Friday 22nd May: In and out

GinaIt’s release day for Gina, the shiba inu-type girl, so I go to collect her.  She’s reluctant to let me loop a leash round her neck, not surprisingly, but within a few minutes she is pressing herself against me for comfort.  I check her teeth to estimate her age for the license application and I can see she is between 1 and 2 years old. I would also guess she has had a litter of puppies at some time so I cross out the “neutered” option.  

 Many times an instant bond is formed as the dog being rescued clings to the first person that shows not only kindness, but security.  That person is obviously me, and I am still often taken aback when a dog that I have taken from AFCD quite a long time ago still recognizes me, even after being adopted.

 Of course it can work the other way too, and there are dogs that never forget what they saw as my harsh and cruel treatment of them.  This happens with terrified dogs who refuse to leave the AFCD kennel and I have no choice but to drag them out.  They then have to be rabies vaccinated and microchipped while I hold them down.  One of these is Geraldine, a very lovely black and tan dog.  She was so scared when she was at AFCD that every time I went into her kennel she would wet herself.  The day came for me to take her out and it was a real struggle as she had no idea what was about to happen to her.  Her kennel was her safety as far as she was concerned.  Even now, a year later, Geraldine growls and barks at me every time she sees me, while she is quite happy and friendly with everyone else.  I don’t take it personally.

 I reserve another new dog at AFCD, a large scruffy terrier type with serious dreadlocks. This is a contender for “before” and “after” photos as he (she?) has obviously been neglected or stray for some time.  A complete shave will be necessary, but the face is clearly very beautiful.  When I look into the eyes of the dogs waiting at AFCD, I can see many things: confusion, fear, hopelessness and resignation.  Only the puppies seem oblivious to their fate if I don’t take them out, and ignorance really is bliss in this situation.

 Not surprisingly the pug puppy, Fanta, is adopted.  Nobody could seriously resist that squashed frog face with the cheeky smile.  Her place in the office is filled by a black pomeranian boy who barks non-stop as his owners leave Lokkyafter surrendering him.  It’s Excuse No. 4 : moving to government housing (where pets aren’t allowed).  There are 5 standard reasons given for surrender, many of which we subsequently find aren’t exactly true.  Dogs that we are told are healthy aren’t, and dogs that we are told have no behaviour issues turn out to be little monsters.  By my calculation based on surrendered dogs, at least 50% of the population is moving into government housing while the other 50% are moving to China.  Almost everyone has an allergy problem, as do their new babies.  It’s hard not to be cynical after so many years and so many dogs, so we wait to find out what the real reason for the new dog’s surrender is, but right now his high-pitched barking would be a good start.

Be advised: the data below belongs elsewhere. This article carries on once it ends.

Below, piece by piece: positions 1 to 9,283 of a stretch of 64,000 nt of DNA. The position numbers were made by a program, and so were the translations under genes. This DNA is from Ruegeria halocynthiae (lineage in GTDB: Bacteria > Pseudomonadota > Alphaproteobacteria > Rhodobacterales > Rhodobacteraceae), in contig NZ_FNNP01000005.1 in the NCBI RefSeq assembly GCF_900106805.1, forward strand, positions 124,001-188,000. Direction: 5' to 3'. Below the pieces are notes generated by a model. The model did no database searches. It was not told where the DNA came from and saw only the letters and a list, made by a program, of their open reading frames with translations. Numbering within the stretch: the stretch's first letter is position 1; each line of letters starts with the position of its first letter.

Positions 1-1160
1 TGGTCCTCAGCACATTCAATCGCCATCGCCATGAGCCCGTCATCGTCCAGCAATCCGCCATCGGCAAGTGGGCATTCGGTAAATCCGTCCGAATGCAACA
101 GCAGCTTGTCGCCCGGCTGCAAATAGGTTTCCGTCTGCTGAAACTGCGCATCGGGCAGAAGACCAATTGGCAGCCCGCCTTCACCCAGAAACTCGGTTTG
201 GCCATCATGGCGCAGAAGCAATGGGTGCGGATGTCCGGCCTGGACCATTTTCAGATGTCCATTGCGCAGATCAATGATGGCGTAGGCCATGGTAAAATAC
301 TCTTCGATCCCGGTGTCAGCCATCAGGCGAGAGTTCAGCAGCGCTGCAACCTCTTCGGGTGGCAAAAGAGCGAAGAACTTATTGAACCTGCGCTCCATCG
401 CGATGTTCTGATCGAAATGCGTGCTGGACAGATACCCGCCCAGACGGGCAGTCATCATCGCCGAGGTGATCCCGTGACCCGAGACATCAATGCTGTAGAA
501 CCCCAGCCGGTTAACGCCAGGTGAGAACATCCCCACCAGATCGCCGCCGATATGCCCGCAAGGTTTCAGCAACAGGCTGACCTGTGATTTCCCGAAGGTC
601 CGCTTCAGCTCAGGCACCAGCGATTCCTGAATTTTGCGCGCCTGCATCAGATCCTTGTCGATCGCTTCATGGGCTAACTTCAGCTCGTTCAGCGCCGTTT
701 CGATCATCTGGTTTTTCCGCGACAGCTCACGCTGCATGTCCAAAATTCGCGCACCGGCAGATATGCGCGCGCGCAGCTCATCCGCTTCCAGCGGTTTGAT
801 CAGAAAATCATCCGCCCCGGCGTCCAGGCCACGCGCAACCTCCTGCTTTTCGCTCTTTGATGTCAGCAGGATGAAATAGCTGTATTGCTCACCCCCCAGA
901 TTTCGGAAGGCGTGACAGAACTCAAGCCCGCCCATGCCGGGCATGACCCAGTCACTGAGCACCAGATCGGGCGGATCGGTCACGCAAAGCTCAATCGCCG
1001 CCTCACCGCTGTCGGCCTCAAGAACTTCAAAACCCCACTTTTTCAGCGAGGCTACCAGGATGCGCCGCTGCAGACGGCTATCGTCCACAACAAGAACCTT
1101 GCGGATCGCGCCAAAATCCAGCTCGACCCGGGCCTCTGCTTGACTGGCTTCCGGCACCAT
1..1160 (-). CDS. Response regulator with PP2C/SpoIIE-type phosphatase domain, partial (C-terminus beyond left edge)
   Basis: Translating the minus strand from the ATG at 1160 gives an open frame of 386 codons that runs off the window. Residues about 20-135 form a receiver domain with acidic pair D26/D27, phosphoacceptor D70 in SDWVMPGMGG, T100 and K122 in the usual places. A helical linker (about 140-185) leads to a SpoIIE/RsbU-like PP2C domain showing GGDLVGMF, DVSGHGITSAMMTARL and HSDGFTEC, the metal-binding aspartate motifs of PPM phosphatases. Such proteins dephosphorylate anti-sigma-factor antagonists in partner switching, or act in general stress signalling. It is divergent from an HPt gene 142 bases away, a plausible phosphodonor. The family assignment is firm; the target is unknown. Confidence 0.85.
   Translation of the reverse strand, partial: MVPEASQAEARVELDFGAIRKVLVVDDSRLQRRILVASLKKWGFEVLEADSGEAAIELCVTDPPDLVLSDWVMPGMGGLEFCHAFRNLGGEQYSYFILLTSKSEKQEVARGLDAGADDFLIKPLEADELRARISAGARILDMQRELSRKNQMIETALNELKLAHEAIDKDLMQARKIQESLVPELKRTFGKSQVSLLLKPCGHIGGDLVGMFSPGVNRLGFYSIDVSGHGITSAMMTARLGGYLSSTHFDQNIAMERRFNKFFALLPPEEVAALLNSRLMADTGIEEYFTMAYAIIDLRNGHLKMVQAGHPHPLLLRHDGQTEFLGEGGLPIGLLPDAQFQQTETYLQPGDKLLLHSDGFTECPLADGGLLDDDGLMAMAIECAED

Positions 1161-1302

We also take in an old dog that was found on the street.  It’s a small terrier/shih tzu type, one of the many mixes that are impossible to identify exactly.  These are mainly the results of indiscriminate home breeding, people who buy a couple of dogs and then let them have puppies which they sell for pocket money. They are often sold through pet shops as a breed, because it’s very hard to be accurate about baby pups.  They all look like Moomins when they are very young.  We hope this little dog is lost rather than abandoned, so we will keep it and check with AFCD and SPCA to see if it’s been reported as missing, but the chances are low.

 I’m told by a friend that two 6-month labradoodles have been abandoned.  They will be homed in a flash but they will take the space of 2 other non-breed dogs that may have had a chance.  Labradoodles are one of the current “must have” breeds, but few people realise that they are completely mad and you need the patience of a saint plus a lot of space, time and energy to be able to cope with their non-stop antics.   It’s a sad reality that people will tolerate this behaviour in a breed, but would find it intolerable in a mongrel.  Such is life.

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2 Responses to “Friday 22nd May: In and out”

  1. Helen Says:

    Hi Sally
    Remember Doodle the rretreiver/poodle mix i got from you April 08? I have to write after seeing your blog and say how right you are. Doodle is zany, mad does not tire after a 4 hour hike and is very mischeivous as well as clever. It has taken a year of training after reading every book I can find on the subject to get him to be the lovely monster he is today but he is great fun and we love him (and Spud his brother) to bits. And for the record I work with very young children and have been told I have the patience of a saint!

  2. Shiba Inu Sephy Says:

    Wow. I really enjoyed your post.

    You are a true hero for rescuing all these dogs. Sad about the Labradoodles. If only governments would institute stricter laws about breeding and selling dogs.

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